MGM Resorts CEO Jim Murren Blasts DOJ Wire Act Opinion, Company Reports Strong 2018 Revenues
Posted on: February 14, 2019, 07:34h.
Last updated on: February 14, 2019, 07:34h.
MGM Resorts CEO Jim Murren told investors and analysts during the company’s Q4 and full-year 2018 earnings call that the Department of Justice’s (DOJ) reversal of opinion on the Wire Act is “perplexing.”
Union Gaming analyst John DeCree asked the chief executive to weigh in on the DOJ’s November decision that the Wire Act not only bans the transmission of interstate or foreign bets relating to sports betting, but perhaps all forms of gambling.
The latest missive from the DOJ is perplexing,” Murren answered. “It would mean that Powerball as it exists in 44 states in the United States isn’t legal anymore. And so, it’s just an absurdly, poorly written, and unenforceable opinion.”
DOJ Office of Legal Counsel Assistant Attorney General Steven Engel wrote the November opinion.
Engel opined on the Wire Act, “Having been asked to reconsider, we now conclude that the statutory prohibitions are not uniformly limited to gambling on sporting events or contests. We do not lightly depart from our precedents, and we have given the views expressed in our prior opinion careful and respectful consideration.”
A 2011 Wire Act opinion from the DOJ found that the 1961 federal law banned only the facilitation of interstate or foreign betting relating to sports gambling. The opinion essentially gave states the privilege to dictate their own intrastate online gambling laws.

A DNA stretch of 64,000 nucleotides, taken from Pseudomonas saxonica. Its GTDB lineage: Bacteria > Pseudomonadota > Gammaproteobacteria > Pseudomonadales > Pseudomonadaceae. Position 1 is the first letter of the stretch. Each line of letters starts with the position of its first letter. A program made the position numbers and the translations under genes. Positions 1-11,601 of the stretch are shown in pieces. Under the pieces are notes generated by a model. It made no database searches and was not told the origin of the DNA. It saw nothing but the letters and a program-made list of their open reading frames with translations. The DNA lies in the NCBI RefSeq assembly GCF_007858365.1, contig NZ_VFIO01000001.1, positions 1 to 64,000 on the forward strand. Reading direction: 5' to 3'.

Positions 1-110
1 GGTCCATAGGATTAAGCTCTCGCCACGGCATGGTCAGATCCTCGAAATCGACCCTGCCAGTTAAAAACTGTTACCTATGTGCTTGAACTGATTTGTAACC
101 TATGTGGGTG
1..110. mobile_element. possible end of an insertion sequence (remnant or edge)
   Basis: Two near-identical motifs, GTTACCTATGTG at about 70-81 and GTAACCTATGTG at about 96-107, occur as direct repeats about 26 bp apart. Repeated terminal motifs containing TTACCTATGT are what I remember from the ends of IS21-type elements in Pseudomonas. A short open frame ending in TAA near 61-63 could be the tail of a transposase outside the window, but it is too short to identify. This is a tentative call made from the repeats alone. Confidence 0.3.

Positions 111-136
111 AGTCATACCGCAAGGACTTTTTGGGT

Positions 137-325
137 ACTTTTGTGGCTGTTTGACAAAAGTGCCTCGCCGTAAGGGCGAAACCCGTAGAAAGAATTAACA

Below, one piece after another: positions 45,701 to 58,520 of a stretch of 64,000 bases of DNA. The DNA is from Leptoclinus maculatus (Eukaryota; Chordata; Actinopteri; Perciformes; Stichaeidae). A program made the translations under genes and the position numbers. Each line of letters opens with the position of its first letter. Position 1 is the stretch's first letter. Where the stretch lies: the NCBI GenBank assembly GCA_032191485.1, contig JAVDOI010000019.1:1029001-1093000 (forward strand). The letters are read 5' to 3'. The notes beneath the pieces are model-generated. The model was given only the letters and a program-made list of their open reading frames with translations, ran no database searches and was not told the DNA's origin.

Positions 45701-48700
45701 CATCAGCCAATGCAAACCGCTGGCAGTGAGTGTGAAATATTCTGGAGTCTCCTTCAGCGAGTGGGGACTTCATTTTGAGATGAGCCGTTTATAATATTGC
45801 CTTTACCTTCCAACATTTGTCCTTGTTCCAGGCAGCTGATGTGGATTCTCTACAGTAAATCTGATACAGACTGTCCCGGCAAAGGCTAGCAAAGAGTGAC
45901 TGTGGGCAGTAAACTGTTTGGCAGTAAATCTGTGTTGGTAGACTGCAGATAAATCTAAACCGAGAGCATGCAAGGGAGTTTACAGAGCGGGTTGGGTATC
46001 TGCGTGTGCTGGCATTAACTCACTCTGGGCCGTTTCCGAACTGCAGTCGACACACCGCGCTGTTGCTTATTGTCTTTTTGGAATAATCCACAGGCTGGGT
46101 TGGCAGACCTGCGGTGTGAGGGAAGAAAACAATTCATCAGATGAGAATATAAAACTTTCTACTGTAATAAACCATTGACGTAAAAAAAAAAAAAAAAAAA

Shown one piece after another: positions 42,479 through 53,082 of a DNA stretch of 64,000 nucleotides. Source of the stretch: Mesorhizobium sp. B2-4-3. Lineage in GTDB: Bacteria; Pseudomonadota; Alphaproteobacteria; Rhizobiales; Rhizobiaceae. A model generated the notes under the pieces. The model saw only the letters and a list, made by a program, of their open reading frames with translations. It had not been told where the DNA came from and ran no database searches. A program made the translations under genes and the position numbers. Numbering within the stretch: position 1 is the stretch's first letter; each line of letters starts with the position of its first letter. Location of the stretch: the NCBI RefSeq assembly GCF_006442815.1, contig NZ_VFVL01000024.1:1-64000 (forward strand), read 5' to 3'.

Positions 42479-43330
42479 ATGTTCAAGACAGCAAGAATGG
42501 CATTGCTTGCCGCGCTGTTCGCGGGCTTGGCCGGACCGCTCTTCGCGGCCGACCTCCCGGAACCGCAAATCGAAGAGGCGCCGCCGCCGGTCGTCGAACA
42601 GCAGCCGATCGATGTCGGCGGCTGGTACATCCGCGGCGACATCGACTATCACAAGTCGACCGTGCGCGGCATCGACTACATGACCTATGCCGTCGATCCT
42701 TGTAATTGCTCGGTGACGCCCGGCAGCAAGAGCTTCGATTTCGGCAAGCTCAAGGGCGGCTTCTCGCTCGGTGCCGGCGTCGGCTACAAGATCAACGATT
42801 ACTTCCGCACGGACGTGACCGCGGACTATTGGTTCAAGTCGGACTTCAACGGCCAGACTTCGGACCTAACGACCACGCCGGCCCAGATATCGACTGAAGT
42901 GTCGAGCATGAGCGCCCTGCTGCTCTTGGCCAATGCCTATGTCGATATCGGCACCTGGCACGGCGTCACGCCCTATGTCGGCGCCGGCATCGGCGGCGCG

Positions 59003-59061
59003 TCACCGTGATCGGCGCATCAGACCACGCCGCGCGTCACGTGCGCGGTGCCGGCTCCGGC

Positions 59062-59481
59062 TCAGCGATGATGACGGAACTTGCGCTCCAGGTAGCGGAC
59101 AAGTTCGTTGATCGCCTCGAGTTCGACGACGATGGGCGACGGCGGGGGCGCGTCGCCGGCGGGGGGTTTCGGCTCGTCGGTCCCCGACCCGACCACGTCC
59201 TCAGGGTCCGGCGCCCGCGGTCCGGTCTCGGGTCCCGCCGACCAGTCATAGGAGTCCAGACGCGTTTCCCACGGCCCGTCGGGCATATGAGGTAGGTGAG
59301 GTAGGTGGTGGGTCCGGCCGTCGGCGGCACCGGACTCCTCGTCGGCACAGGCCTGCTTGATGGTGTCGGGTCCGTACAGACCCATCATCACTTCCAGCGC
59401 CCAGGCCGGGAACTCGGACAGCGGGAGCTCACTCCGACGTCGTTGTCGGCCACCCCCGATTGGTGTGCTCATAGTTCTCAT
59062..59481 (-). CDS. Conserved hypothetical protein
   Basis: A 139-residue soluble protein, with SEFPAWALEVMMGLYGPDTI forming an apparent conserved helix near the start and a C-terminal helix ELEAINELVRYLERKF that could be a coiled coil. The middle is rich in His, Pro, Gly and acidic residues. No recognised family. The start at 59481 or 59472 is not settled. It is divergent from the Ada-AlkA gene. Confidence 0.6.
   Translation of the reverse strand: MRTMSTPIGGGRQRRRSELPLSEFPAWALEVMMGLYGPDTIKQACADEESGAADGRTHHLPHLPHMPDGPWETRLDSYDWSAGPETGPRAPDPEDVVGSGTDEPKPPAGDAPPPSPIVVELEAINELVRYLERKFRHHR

The 2018 DOJ Wire Act interpretation threatens the legality of Nevada, New Jersey, Delaware, and Pennsylvania’s internet gambling, as well as online lottery sales.
Murren’s comments came during MGM Resorts’ final quarter and full-year 2018 earnings call. The Las Vegas company beat expectations.
The Wall Street consensus among analysts forecasted revenues of $2.98 billion for the final three months of 2018. MGM reported more than $3.052 billion. Full-year revenue came in at $11.76 billion, with the company’s two properties in Macau responsible for nearly $3.2 billion of that number.
“Our business fundamentals are solid,” Murren explained. “However, we will maintain a level of caution as we navigate through broader market volatility, the rising cost environment, trade tensions, and the resulting concerns on global growth.”
MGM Resorts, like many of its competitors including Las Vegas Sands, Wynn Resorts, and Caesars Entertainment, is fixated on becoming licensed to do business in Japan. The country is preparing to issue three integrated resorts (IR), and has the attention of the world’s major gaming operators.
We believe we’re going to win in Japan,” Murren told shareholders Wednesday. He added that the company is focused on Osaka, one of the three prefectures that has publicly expressed support for welcoming an IR.
“We just recently opened up an office in Osaka,” Murren explained. “We’ve committed to the mayor and to the governor of Osaka that MGM has adopted an Osaka-first strategy. We are focusing our considerable resources on Osaka.”
So is Sands, the casino empire of billionaire Sheldon Adelson – the man thought to be behind the DOJ’s Wire Act reversal. A longtime proponent of banning online gambling, the tycoon and one of President Donald Trump’s largest donors is presumed to have gotten his way with the 2018 opinion.
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